Margot Frank was born in Frankfurt am Maim. She is Anne's sister and is three years older than her. Margot began school at the Ludwig Richter Schule. She emigrated to the Netherlands with her parents in 1933. Margot started school in Amsterdam in 1934, but transferred to the Joods Lyceum (‘Jewish High School’) in 1941. Margot got her call-up papers on July 5, 1942, and she went into hiding with her family a day later. Everyone in hiding are arrested on August 4, 1944 and sent to the Westerbork transit camp. Margot and the others were then deported to Auschwitz-Birkenau extermination camp, but she was later sent with Anne to the Bergen-Belsen camp. She died in February of 1945 because of typhus.
Hermine (Miep) Gies-Santrouschitz was born in Vienna, Austria on February 15, 1909. She came to the Netherlands in 1920 with a group of children to recover from terbusulosis and malnutrition after World War I. Miep started off living with her foster family in Leiden and they eventually moved to Amsterdam. She started working as Otto Frank's secretary at his Opekta trading company in 1933. Miep married Jan Gies on July 16, 1941. Miep helped the Frank's while they were in hiding and she found Anne's diary after the others were arrested. Otto Frank lived with Miep and her husband after the war and she gave him his daughter's diary when they heard that Anne had died. She stopped working at Opekta when she had her son named Paul on July 13, 1950. Miep writes a book: ‘Memories of Anne Frank’ in 1987 and died at 100 years old on January 11, 2010.
Act I Summary
The play begins after the war is over when Otto Frank is saying goodbye to the Secret Annex before leaving Amsterdam forever. Then the play goes back in time to when the Van Daans and the Franks move into the Secret Annex. Everyone in hiding must be silent during the day so that they will not be discovered, but are free to talk, play games, and have dinner once the workers head home for the night. Miep and Mr. Kraler take care of those in hiding by running errands for them and smuggling up supplies, which include food and books. Mr. Dussel, a Jewish dentist, moves into the Secret Annex and he shares a room with Anne, while Margot goes to sleep in the main room with her parents. Anne and Mr. Dussel don't get along and constantly fight about things such as who gets to use the desk. One night Anne wakes up everyone in hiding with her screams because she had a nightmare and the others are angry because they fear that someone will hear her. Eventually it is time for Hannukah and Anne makes gifts for everyone with what little that they have. Peter then knocks over a lampshade, which makes their location known to the thief who was in the warehouse. Everyone begins to panic because they fear that the thief will turn them into the Green Police and that their fate is sealed. Mr. Frank goes downstairs and discovers that the thief stole the radio and the cash box, but nothing else. Once everyone calms down, they join together and sing the Hannukah song.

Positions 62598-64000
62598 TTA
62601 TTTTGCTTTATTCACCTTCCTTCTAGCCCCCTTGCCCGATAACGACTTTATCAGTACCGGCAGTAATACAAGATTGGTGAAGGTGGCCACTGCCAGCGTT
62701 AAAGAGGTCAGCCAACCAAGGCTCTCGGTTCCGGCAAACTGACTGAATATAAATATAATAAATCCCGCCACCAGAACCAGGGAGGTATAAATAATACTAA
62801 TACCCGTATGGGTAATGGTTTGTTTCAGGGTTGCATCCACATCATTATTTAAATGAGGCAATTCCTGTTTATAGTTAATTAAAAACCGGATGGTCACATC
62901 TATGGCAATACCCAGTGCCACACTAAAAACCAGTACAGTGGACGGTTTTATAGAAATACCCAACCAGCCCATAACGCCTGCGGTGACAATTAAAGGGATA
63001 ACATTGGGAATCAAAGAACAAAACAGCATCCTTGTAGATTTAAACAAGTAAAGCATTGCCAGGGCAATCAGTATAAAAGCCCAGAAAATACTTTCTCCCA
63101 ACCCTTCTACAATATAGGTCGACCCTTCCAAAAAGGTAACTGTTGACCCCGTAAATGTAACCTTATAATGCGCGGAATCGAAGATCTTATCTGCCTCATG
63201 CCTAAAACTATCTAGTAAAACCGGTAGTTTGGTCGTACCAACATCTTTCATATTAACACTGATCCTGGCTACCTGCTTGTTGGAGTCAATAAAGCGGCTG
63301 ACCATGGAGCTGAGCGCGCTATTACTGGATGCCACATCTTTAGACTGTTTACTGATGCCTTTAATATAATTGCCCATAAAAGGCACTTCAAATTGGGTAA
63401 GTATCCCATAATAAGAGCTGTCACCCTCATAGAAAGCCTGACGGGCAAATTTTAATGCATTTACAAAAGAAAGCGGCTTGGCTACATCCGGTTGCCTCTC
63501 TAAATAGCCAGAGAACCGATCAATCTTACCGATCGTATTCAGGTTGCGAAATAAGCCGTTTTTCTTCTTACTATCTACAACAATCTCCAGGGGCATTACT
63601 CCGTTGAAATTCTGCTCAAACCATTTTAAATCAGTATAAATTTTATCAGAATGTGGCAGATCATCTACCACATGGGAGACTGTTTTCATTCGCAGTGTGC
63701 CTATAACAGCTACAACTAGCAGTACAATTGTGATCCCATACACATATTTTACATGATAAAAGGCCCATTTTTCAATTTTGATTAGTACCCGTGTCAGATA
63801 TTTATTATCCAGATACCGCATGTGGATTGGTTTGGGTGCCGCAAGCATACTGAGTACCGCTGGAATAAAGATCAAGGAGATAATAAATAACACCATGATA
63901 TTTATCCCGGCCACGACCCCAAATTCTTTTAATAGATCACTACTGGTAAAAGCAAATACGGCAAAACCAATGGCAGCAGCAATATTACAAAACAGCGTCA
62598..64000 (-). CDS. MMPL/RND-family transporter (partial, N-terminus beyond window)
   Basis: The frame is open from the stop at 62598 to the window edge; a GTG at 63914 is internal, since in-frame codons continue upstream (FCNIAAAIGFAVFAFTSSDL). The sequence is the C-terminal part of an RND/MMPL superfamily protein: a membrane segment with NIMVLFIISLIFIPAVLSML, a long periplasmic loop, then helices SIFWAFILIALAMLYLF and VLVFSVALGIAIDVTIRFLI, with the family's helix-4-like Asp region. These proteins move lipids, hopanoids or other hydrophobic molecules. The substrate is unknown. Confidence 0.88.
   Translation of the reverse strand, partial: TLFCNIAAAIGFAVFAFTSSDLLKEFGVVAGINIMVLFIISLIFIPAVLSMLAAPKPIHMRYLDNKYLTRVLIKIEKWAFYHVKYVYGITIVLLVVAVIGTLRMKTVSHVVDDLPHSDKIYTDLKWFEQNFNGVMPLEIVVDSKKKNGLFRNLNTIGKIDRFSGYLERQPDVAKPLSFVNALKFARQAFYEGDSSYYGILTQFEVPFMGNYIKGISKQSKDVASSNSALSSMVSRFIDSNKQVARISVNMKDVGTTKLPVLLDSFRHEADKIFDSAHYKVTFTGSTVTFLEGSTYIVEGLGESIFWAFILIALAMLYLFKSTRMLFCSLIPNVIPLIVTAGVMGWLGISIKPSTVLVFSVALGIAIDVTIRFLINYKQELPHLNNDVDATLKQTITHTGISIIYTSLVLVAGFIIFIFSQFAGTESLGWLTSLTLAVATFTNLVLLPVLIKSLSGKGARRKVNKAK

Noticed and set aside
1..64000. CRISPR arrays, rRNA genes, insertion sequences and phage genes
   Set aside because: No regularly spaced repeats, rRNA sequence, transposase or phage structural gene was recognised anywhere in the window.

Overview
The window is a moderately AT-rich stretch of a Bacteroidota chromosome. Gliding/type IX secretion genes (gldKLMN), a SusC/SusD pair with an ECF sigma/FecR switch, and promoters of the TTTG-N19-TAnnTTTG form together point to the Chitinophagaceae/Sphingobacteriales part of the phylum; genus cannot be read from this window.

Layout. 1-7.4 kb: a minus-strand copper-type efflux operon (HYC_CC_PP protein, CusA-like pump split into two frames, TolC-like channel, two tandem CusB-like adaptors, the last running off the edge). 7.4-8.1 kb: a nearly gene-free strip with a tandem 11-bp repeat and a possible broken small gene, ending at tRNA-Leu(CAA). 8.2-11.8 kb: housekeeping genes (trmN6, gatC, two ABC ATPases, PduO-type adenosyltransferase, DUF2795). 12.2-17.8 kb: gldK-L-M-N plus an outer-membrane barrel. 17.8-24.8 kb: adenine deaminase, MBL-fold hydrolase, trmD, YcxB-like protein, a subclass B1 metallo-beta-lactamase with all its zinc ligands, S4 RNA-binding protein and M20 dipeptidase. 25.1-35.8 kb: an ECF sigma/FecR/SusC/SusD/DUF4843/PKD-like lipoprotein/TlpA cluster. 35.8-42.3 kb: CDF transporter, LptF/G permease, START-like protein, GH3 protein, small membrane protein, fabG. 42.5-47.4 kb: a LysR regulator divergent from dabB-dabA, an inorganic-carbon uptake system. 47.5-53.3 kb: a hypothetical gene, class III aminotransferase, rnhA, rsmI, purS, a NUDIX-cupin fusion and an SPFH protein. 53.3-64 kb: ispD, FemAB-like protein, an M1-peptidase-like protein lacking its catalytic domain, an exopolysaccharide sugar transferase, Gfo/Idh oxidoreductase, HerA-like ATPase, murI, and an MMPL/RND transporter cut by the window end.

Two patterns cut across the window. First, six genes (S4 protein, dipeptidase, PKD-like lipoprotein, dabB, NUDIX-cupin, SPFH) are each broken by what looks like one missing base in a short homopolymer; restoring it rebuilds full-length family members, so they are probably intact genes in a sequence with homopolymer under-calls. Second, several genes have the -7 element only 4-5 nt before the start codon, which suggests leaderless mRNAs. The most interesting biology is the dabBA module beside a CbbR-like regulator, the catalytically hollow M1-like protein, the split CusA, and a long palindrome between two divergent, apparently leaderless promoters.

Warsaw Ghetto UPrising
When did the Warsaw Ghetto Uprising take place?
The Warsaw Ghetto Uprising took place in 1943 and lasted from April 19 to May 16.
How many people died in the Warsaw Ghetto?
Around 300,000 Jews were killed in the Warsaw Ghetto.
How many German soldiers and Jewish fighters were killed in the uprising?
About 300 German soldiers and 7,000 Jewish fighters were killed in the uprising.
As a result of the Uprising, what did it do for Jewish morale in Poland?
The Warsaw Ghetto Uprising was the most important Jewish uprising during World War II. This resistance inspiring many other uprisings in ghettos and killing centers throughout the war.
Act II Summary
Miepp and Mr. Kraler bring those in hiding a cake to celebrate the New Year, which is special because it is their first cake in many months. Mr. Kraler also breaks the news that one of the employees asks about the Franks and then asks for a raise, which clearly is blackmail. Anne and Peter then learn to get along and eventually become great friends. After many long conversations with each other, Peter eventually gives an a kiss on the cheek. One night Mrs. Frank catches Mr. Van Daan stealing bread and she becomes so upset that she insists that the Van Daans must leave the hideout. Mr. Frank convinces her to let them stay by saying that Mr. Van Daan will never steal again and she eventually concedes. Everyone in the Secret Annex begins to panic when one Friday no workers come to work and the telephone is ringing constantly. That is the day when the group was discovered by the Nazis who broke down the door and made everyone quickly pack their things. Miep was out fetching food while those in hiding were captured, and returned to find them all gone. At the end of the story Mr. Frank states that the Van Daans, Mr. Dussel, Anne, Margot, and Mrs. Frank all died at concentration camps. Mr. Frank was the only one to survive the Holocaust because lived long enough to see his camp liberated.